Meet the Mortgage: Your Invitation to a Face-to-Face Discussion

Meet the Mortgage: Your Invitation to a Face-to-Face Discussion

In a recent complex case involving foreclosure, Wells Fargo Bank emerged victorious against homeowner Jason A. Sutton. The bank was granted possession of the property in question, having met the requirements stipulated under federal regulations, which demand that the lender make earnest attempts to organize a face-to-face meeting with the homeowner before resorting to foreclosure. This judgment has now been reaffirmed, although it’s worth diving into the details for a more nuanced understanding of the case.

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Originally, Sutton had filed an appeal against the initial judgment. However, his notice of appeal was denied by the Housing Court clerk’s office, citing the Massachusetts COVID-19 pandemic eviction moratorium. Upon examination, the court determined that the clerk’s office should have, in fact, accepted and documented Sutton’s appeal. This was particularly interesting as Sutton had filed his appeal in a timely fashion, but it was rejected based on a misinterpretation of the law. The court clarified that the statute does not provide the authority for a clerk’s office to outright reject a notice of appeal, which gives the court the appellate jurisdiction needed to review the case.

The federal guidelines for VA-backed loans contain an exhaustive checklist that lenders must consult before proceeding with foreclosure. These guidelines require the lender to understand the reason behind the loan default, assess the borrower’s current financial circumstances, and attempt to devise a mutually agreeable plan to resolve the default. One significant component of these guidelines is the requirement for a “reasonable effort” to set up a face-to-face meeting with the borrower.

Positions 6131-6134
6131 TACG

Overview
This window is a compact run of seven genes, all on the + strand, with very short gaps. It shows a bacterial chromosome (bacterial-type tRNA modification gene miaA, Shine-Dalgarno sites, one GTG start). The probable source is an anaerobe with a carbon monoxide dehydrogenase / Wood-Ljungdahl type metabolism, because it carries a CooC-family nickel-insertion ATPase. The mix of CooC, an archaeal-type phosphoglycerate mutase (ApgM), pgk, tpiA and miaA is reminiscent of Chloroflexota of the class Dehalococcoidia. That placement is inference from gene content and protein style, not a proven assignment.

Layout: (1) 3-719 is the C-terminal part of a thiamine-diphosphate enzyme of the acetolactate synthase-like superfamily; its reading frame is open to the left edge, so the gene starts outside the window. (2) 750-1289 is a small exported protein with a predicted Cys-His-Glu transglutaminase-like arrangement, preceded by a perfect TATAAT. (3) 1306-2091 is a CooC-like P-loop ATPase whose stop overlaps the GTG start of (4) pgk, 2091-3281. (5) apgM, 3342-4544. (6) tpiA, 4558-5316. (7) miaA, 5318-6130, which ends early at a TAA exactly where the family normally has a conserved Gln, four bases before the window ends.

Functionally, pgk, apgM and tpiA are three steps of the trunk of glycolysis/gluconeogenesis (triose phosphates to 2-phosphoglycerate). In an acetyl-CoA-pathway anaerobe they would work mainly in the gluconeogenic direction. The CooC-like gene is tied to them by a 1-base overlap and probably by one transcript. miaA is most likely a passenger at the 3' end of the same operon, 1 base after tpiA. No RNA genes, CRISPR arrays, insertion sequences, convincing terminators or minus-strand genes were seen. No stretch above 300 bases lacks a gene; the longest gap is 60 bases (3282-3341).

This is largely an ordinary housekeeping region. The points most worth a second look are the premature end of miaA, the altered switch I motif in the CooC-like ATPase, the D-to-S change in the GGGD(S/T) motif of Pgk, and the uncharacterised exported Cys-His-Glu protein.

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In this particular case, Wells Fargo Bank was found to have gone to significant lengths to engage with Sutton. After he defaulted on his mortgage, the bank informed him of his rights and options through a letter. Further, a substantial phone conversation took place between the two parties, during which the bank gathered considerable financial information from Sutton. Despite these conscientious efforts and multiple follow-ups, Sutton failed to respond. Given his lack of response, the court found it reasonable that Wells Fargo could not realistically schedule a face-to-face meeting.

In conclusion, Wells Fargo Bank did everything by the book, making all “reasonable efforts” to reach out to Sutton before foreclosing on his property. The absence of a face-to-face meeting was due to Sutton’s lack of communication, and thus the judgment in favor of Wells Fargo Bank stands as valid.

The case is Wells Fargo Bank, N.A. v. Sutton, presided over by Justice Ditkoff. The motion for summary judgment was heard by Judge Dina E. Fein, who also oversaw the original case. Legal representation for Wells Fargo included Sean R. Higgins and Brandon R. Dillman, while Sutton represented himself. The case holds particular importance given its deep dive into the intricacies of federal regulations and their application in foreclosure cases.

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